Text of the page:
Rectal Prolapse

Introduction
A rectal prolapse occurs when part or all of the rectum (part of the large intestine just above the back passage) slides out through the anus (back passage). It usually happens because the tissues holding the rectum in place (muscles and ligaments) have weakened so it is no longer supported adequately and when the pressure in the abdomen increases – for example when opening the bowels or coughing – the muscles around the back passage aren’t strong enough to hold it in.

Symptoms and signs
The most obvious symptom is of a lump that can be felt outside the back passage. At first it may only appear after opening the bowels (going to the toilet) but later it may come out when standing or walking or when coughing or sneezing. The lump can usually be pushed back inside but sometimes if it stays outside it can swell and become very painful (strangulated prolapse). If this happens then an emergency visit to the hospital is necessary.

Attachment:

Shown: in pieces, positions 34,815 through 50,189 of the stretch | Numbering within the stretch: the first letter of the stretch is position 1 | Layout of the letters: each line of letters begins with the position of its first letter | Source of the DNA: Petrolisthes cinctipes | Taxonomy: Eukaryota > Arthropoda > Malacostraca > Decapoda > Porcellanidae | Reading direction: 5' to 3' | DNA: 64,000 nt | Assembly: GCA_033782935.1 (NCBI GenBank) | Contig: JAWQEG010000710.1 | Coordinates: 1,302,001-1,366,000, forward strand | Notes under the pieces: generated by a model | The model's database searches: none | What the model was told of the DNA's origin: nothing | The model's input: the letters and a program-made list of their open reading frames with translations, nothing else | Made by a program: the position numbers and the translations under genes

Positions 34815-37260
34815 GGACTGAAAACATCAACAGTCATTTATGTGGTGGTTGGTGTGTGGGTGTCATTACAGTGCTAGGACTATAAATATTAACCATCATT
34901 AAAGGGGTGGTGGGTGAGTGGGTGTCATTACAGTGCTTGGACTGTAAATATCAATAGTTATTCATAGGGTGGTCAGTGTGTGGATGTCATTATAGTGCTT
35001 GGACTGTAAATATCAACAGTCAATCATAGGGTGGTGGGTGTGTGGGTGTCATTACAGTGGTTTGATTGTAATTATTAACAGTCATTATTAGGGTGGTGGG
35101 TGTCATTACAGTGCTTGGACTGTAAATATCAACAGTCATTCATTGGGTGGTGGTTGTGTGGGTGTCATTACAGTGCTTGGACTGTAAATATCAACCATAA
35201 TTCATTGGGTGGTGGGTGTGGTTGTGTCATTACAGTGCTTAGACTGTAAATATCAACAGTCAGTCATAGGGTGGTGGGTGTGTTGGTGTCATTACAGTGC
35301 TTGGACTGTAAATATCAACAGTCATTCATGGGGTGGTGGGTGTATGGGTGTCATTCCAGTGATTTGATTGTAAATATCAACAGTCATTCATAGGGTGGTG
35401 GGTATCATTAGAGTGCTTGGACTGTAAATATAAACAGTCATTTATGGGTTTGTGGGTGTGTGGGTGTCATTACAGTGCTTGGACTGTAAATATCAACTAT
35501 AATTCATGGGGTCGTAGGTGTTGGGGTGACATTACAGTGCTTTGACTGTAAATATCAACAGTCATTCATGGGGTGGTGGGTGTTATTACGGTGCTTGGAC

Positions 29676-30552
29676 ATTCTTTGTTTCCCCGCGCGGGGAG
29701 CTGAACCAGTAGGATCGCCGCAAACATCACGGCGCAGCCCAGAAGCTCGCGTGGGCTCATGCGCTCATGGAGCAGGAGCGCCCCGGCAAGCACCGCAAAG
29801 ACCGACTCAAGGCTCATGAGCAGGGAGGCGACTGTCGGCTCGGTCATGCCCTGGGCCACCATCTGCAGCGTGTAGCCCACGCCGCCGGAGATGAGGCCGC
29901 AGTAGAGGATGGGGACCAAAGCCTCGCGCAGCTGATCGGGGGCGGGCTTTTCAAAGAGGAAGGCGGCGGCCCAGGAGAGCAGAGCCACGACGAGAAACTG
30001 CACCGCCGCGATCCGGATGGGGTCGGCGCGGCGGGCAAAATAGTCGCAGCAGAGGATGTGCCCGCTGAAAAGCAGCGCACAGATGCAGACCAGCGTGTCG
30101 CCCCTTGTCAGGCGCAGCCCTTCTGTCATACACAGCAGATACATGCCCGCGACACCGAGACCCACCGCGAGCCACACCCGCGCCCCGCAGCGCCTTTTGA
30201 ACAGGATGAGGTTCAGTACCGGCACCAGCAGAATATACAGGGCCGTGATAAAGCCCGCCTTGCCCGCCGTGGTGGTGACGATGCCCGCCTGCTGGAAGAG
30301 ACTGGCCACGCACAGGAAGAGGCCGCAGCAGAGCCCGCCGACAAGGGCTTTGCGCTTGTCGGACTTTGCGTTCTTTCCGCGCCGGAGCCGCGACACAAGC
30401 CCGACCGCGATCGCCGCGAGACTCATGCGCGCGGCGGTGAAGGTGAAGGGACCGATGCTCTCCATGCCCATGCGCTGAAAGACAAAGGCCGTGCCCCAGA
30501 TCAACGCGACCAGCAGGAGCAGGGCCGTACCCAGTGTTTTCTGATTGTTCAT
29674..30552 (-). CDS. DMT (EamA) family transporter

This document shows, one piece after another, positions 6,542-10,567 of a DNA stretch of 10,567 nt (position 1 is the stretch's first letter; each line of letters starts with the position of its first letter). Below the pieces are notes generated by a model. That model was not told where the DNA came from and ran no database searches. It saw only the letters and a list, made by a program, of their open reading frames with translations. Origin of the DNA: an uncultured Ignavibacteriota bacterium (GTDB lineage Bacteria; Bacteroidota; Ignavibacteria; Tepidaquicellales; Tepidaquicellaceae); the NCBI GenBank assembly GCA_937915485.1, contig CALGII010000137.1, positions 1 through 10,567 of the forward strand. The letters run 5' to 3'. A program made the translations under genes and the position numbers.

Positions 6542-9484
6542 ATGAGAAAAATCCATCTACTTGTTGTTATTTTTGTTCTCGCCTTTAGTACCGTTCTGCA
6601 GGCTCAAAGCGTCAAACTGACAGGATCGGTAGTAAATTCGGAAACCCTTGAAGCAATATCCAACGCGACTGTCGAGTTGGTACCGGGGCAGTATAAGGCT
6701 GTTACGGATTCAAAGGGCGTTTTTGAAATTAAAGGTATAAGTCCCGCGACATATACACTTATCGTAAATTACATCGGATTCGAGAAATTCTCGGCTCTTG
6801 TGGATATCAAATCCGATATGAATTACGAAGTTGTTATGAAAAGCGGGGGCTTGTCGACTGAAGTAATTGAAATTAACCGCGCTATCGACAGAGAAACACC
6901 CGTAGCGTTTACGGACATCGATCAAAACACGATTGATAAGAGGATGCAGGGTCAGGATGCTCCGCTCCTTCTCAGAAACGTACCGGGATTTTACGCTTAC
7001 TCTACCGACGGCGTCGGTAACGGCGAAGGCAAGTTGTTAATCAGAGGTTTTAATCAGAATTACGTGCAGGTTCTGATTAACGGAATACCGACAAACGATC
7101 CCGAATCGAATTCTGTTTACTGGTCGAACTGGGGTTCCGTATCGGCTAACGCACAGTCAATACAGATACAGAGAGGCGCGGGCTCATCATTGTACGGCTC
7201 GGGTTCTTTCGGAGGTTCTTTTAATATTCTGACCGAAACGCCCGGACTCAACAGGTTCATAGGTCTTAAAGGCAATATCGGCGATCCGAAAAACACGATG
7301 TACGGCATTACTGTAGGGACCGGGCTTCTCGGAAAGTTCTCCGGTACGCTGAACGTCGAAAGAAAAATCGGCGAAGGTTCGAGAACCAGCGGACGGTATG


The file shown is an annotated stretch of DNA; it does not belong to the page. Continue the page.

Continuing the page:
Other symptoms include a slimy clear or brown discharge (mucus) through the back passage, involuntary loss of stool or bleeding. It may be difficult to maintain hygiene because of these problems.

Diagnosis of a rectal prolapse
The diagnosis of a rectal prolapse is usually based on the symptoms that you have and a routine examination of your rectum. To get a more accurate assessment of the size and significance of a rectal prolapse, a special x-ray (called an evacuation proctogram) may be performed.

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